Because of Guy, the Croods escape not only the darkness they lived in, but their certain destruction.  As they journey toward the Sun, they are changed for the better (just as any man is changed as he gets nearer to the Son of God).  Grug learns some humility.  The family used to think fear kept them alive, in fact, their motto was:  “Never NOT be afraid,” but the closer they get to the light, the less they are afraid, the less they feel a need to be afraid.  They make friends (or pets, I should say) with their enemies (I loved that!).   And perhaps most significantly, they all learn to love each other better.  I think the actual love between them grows, but certainly their appreciation for each other grows, and definitely their willingness to express their love grows.  The Croods may have been a little crude in the beginning, but as they move towards the sun, they are less and less so.   And in the end, they reach paradise.

Oh my goodness!  Don’t you see it?  The gospel is all over this!  Guy is like an evangelist who comes bringing news—bad news that they are living in darkness (of sin) and that the end of the world is coming and they will be destroyed if they choose to stay as they are, and good news that there is hope.  He gives them fire, which warms and protects them and illuminates the darkness (you could parallel that with the Bible and/or the Holy Spirit, really), and he teaches them how to follow the Sun (surely you see the parallel to the SON, here, right?).  As they follow the Son they are transformed.  They get out of the darkness, escape annihilation, relationships improve, people change, love is freely shown, even to their enemies (who then become friends)… and in the end, they arrive in heaven.

I was babysitting a 5 or 6 year old boy last night who had just seen the Croods (and loved it), and I was able to use the movie to teach him about how Jesus is the light.  He hadn’t ever heard that before, but it made more tangible sense having seen the Croods than it would have otherwise.  And the great thing about kids is that they’ll watch a movie a million times, so I figure I have about a million more opportunities to help him understand more and more the message of the Gospel through that movie in the next few years.  Don’t miss the chance to have those conversations (and have them several times) with the kids you know (and it’s not just for kids!).  This movie is a great way to teach some really significant spiritual truths!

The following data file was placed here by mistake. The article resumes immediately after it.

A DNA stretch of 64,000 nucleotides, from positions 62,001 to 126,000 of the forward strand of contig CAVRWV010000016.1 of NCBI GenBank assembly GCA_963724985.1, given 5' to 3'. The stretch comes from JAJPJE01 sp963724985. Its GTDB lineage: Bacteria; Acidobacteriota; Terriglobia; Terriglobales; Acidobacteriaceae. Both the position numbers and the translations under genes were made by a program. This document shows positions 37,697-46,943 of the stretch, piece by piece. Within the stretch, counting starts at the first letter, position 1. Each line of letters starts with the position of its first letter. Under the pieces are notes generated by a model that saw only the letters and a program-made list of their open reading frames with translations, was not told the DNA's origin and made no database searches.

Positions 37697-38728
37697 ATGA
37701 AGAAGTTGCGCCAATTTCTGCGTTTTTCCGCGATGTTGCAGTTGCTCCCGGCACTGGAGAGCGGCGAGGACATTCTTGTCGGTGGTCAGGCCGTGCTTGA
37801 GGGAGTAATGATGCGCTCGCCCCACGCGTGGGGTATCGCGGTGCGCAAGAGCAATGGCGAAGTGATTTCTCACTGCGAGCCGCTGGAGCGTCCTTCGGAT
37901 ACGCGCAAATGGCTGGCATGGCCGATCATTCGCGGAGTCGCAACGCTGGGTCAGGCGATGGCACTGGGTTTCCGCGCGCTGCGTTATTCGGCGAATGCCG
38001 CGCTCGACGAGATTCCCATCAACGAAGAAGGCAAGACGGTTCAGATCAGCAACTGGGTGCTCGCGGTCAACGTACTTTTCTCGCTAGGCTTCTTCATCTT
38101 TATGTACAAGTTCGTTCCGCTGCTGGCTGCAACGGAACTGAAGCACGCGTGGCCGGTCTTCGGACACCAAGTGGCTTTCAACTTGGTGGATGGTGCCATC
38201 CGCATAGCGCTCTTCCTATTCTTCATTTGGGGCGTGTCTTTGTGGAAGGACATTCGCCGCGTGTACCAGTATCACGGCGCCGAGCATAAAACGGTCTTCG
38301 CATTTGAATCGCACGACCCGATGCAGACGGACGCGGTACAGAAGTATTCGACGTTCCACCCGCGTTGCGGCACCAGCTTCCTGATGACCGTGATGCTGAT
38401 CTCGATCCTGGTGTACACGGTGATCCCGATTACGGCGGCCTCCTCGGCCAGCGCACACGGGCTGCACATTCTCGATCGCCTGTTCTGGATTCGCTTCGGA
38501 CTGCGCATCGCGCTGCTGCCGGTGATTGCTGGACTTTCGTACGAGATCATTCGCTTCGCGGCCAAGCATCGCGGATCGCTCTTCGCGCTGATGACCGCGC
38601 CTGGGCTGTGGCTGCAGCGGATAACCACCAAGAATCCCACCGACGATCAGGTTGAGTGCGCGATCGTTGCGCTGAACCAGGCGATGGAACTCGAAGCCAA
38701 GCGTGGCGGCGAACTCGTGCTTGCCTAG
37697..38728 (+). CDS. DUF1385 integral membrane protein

“From now on, we’ll stay out here where we can follow the light.”

Questions for Discussion:

  • What are the signs of (or the effects of) living in darkness?
  • What changed as the Croods went towards the light?
  • Why didn’t Grug like Guy very much?
  • Have you ever tried to do what Guy did, and tell someone else that the darkness they were living in wasn’t good, and that they should go to the light?  How did they respond?  Did all of the Croods respond the same way to Guy?  How might that encourage you?
  • Guy told  the Croods that they would die if they didn’t come with him and follow the light.  Would Guy’s message have been as effective if he had only said they should follow the light with him, but not mentioned the danger they were in?
  • Do you know that the Bible says that Jesus is the light?
  • How might the Croods help you understand even more what the Bible means when it says Jesus is the light?
  • As the Croods move towards the light, they aren’t as afraid.  The Bible says, “perfect love casts out fear” (1 John 4:18).  Have you found that as you move closer to the Son (the Light) you are less afraid?  Why might that be true?

Click here to read a collection of Quotes from the Croods.

By Stacey Tuttle